On Secretariat, the G.O.A.T.: A Response to Jason Kelce

Secretariat is largely acknowledged as the G.O.A.T. when it comes to horse racing. He set the bar against which we measure all race horses. On a recent podcast and in social media posts, Jason Kelce indicated that the horse “was being juiced.” HorseDoc Gregory Beroza replies.

Secretariat, 31-lengths ahead at the Belmont Stakes. Photo by Bob Coglianese, and part of the G. Beroza collection.

As many who follow horse racing — and football! — know, former Eagles center Jason Kelce recently made comments that he believes the G.O.A.T. (greatest of all time, for not in the know) of horse racing, Secretariat, was “juiced.” The comments were first made on the podcast “New Heights,” which he co-hosts with his brother, Travis Kelce (Taylor Swift’s boyfriend). But he also made the same claims on social media.

When receiving pushback for the comments, Kelce somewhat defended his statement, tweeting that he thought steroid use in race horses at that time was just “common knowledge:”

Dr. Gregory Beroza, a contributor to Horse Nation, worked with Secretariat as a veterinary assistant at Belmont Park in 1973. He offers this response to Kelce’s comments:

Although it has made for interesting discussion, it’s a shame that someone who didn’t experience Secretariat’s spectacular performance chose to make unsubstantiated allegations relating to medication abuse. I am one of only a few people still alive who had a hand in the veterinary care of Secretariat in 1973 and herein offer my own observations.

I’ve heard these allegations before as well as the discussions about Secretariat’s large heart as an indication steroid use. It is true that, at necropsy after passing away at the age of 19, Secretariat had a heart that weighed 22 pounds. It was substantially larger than the average Thoroughbred. However, there are other pertinent factors. Another horse named Sham, Secretariat’s nemesis throughout the Triple Crown series, also had a heart larger than average. It weighed 18 pounds, or theoretically about twice the size of the average Thoroughbred. Sham holds the record for the second fastest performance in Kentucky Derby history only to have finished second that day. Sham’s record is faster than all other finishers in the Kentucky Derby to date except for Secretariat. The Secretariat vs. Sham battles were like the Muhammed Ali vs. Joe Frazier classic battles. Each of that year’s exceptionally talented athletes drove the other to record-breaking superior performances. In fact, Sham broke down in the 1973 Belmont Stakes trying to keep up with Secretariat’s exceptional pace.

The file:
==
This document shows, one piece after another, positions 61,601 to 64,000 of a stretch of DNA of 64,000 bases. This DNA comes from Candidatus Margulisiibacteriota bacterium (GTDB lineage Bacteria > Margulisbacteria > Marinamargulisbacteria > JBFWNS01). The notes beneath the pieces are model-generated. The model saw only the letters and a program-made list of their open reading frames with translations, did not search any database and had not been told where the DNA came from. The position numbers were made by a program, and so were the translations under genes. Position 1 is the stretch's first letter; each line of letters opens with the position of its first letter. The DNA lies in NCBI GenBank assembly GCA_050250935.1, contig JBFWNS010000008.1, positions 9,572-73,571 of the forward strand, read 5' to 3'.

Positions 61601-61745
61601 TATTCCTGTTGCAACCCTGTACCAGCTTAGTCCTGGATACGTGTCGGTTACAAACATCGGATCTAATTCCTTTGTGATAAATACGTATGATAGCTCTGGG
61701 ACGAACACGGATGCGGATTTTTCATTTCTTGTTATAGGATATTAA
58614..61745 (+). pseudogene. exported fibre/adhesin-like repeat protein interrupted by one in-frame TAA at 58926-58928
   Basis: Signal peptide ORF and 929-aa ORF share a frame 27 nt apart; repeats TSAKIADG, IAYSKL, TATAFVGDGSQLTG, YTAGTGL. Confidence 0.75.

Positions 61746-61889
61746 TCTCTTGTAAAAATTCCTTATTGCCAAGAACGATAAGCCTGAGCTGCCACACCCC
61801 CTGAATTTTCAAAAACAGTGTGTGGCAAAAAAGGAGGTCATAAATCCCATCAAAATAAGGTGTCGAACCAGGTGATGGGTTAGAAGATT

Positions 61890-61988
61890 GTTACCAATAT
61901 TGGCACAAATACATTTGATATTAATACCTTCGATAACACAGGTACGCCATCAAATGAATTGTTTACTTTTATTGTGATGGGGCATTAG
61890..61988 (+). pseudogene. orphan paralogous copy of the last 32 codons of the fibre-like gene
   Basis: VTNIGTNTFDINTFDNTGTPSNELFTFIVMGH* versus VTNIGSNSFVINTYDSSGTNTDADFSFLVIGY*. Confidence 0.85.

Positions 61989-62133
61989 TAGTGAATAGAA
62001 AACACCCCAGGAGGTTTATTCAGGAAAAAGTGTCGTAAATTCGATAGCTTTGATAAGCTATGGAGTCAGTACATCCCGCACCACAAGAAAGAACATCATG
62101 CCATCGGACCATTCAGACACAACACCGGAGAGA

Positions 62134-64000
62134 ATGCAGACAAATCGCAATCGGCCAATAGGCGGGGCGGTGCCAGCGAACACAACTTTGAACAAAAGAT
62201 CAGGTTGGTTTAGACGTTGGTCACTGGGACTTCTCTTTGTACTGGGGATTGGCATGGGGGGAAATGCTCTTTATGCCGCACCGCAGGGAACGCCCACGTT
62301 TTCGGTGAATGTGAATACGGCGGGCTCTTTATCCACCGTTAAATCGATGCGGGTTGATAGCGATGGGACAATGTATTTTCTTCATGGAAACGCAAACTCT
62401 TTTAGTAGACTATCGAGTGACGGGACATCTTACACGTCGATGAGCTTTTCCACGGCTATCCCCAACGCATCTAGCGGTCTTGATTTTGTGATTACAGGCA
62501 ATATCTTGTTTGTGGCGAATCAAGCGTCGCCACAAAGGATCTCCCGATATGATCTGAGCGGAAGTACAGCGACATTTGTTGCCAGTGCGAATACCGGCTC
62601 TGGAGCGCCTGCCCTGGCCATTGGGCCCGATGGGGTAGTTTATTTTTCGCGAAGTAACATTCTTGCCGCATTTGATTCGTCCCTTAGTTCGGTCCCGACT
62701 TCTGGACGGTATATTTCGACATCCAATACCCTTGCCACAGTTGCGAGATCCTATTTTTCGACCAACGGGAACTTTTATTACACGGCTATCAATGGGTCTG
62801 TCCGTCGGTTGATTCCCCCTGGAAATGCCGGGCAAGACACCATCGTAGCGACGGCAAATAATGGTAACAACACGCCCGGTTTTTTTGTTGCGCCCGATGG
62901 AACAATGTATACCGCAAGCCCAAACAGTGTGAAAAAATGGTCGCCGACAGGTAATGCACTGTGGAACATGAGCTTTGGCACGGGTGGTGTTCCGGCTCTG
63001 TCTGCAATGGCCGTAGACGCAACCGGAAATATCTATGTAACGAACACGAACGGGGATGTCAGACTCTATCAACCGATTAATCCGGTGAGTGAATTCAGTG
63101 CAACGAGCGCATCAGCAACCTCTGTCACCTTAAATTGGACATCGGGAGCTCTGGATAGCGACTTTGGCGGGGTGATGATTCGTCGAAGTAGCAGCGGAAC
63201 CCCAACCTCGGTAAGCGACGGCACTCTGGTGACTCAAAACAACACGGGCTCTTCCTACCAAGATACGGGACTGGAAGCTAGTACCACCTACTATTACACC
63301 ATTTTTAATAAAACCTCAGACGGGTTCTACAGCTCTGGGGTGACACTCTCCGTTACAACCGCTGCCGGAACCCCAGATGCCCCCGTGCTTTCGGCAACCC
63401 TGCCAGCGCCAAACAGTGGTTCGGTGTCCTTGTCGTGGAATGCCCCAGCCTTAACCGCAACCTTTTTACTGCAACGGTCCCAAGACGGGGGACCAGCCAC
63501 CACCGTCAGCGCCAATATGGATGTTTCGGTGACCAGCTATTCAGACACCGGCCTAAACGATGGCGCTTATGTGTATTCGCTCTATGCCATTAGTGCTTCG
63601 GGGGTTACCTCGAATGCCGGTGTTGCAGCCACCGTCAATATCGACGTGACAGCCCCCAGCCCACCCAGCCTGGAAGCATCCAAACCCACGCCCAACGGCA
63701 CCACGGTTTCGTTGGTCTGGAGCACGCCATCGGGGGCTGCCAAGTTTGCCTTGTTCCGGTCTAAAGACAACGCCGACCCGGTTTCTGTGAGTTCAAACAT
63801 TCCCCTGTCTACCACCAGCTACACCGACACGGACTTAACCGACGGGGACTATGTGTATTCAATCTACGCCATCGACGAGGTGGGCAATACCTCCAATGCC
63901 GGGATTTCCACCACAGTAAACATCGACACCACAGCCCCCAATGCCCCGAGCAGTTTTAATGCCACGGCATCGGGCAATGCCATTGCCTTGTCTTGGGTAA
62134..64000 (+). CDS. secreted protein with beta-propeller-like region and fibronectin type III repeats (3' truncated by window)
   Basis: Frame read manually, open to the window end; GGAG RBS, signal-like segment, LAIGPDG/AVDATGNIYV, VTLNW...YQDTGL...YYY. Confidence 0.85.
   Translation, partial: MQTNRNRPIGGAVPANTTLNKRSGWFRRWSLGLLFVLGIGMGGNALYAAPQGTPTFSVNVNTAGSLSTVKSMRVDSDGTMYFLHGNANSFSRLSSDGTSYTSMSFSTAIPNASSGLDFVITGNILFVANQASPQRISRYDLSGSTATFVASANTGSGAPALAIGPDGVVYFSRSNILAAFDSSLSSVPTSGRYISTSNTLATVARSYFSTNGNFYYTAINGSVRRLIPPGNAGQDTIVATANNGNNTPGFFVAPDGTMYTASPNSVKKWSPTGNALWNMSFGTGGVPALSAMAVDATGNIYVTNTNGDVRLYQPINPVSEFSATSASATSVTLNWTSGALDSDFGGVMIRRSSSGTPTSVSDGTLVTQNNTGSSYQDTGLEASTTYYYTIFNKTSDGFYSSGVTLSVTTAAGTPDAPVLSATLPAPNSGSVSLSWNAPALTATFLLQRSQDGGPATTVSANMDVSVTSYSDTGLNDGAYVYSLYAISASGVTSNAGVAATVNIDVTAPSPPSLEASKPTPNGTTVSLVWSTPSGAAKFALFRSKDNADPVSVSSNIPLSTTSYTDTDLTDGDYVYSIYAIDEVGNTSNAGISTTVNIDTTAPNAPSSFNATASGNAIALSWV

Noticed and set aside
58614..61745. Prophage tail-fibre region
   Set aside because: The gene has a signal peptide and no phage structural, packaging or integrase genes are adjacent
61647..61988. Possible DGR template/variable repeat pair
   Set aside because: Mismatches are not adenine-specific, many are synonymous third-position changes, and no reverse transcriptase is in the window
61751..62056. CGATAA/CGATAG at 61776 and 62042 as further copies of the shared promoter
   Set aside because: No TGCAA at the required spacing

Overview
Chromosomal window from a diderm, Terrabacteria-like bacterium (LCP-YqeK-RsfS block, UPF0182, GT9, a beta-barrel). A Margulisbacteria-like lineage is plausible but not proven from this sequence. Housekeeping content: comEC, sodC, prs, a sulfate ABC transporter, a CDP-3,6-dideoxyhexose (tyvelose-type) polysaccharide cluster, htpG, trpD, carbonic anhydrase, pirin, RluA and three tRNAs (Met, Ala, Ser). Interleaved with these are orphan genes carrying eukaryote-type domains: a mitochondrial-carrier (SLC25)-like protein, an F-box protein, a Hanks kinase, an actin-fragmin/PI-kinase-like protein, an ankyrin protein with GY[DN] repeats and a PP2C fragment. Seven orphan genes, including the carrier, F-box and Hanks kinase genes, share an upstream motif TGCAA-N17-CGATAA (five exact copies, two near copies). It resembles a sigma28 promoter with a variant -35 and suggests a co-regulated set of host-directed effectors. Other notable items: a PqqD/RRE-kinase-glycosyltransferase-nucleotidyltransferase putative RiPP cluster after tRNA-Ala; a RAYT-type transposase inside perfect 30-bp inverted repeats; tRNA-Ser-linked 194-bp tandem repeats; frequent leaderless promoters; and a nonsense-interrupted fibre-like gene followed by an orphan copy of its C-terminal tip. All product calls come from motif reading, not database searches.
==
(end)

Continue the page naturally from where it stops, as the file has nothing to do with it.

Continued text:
So are we to assume that all horses with larger hearts will have superior performance? I say not. There are humans and other animals with enlarged hearts (cardiomyopathy) which impede their performance and normal life. Also, we do not regularly do post-mortem examinations on a significant number of high-performance racehorses, especially during their performance years, to determine what is normal for them.

Must all horses with large hearts have been on steroids? Again, I say no. Athletes in most venues of larger stature and greater performance often have larger hearts, which are muscles appropriately sized to pump blood throughout their greater body mass. Aren’t most organs, including hearts, proportional in size to the body they are in? Secretariat was a heavily muscled athlete with a larger than average frame. Knowledgeable cardiologists recognize that superior athletes, especially of larger stature, often have more muscular hearts.

Further, since racehorses aren’t regularly necropsied, we can’t entirely be sure whether the size of the heart was the determining factor in Secretariat’s performance. There may be superior performing racehorses that have smaller than normal hearts, but they nonetheless rise to be superior performers.

When Secretariat raced at Belmont Park, I had the privilege of working with his veterinarian as an assistant. Secretariat was under the greatest private security of any racehorse that I have ever worked on since 1973. Penny Tweedy had three private security guards surrounding the barn of Lucien Lauren (Secretariat’s trainer) at Belmont Park to make sure no one interfered in any way with the horse’s training or performance.

We had to sign written logs just to touch Secretariat, and I can only attest to what I know and saw.  Based on my observations, he was super-hydrated with routine intravenous fluids with vitamins before the Belmont Stakes, as was common at the time for many other horses competing that day. Secretariat raced out-of-town without his regular veterinarian being present, and he consistently performed well.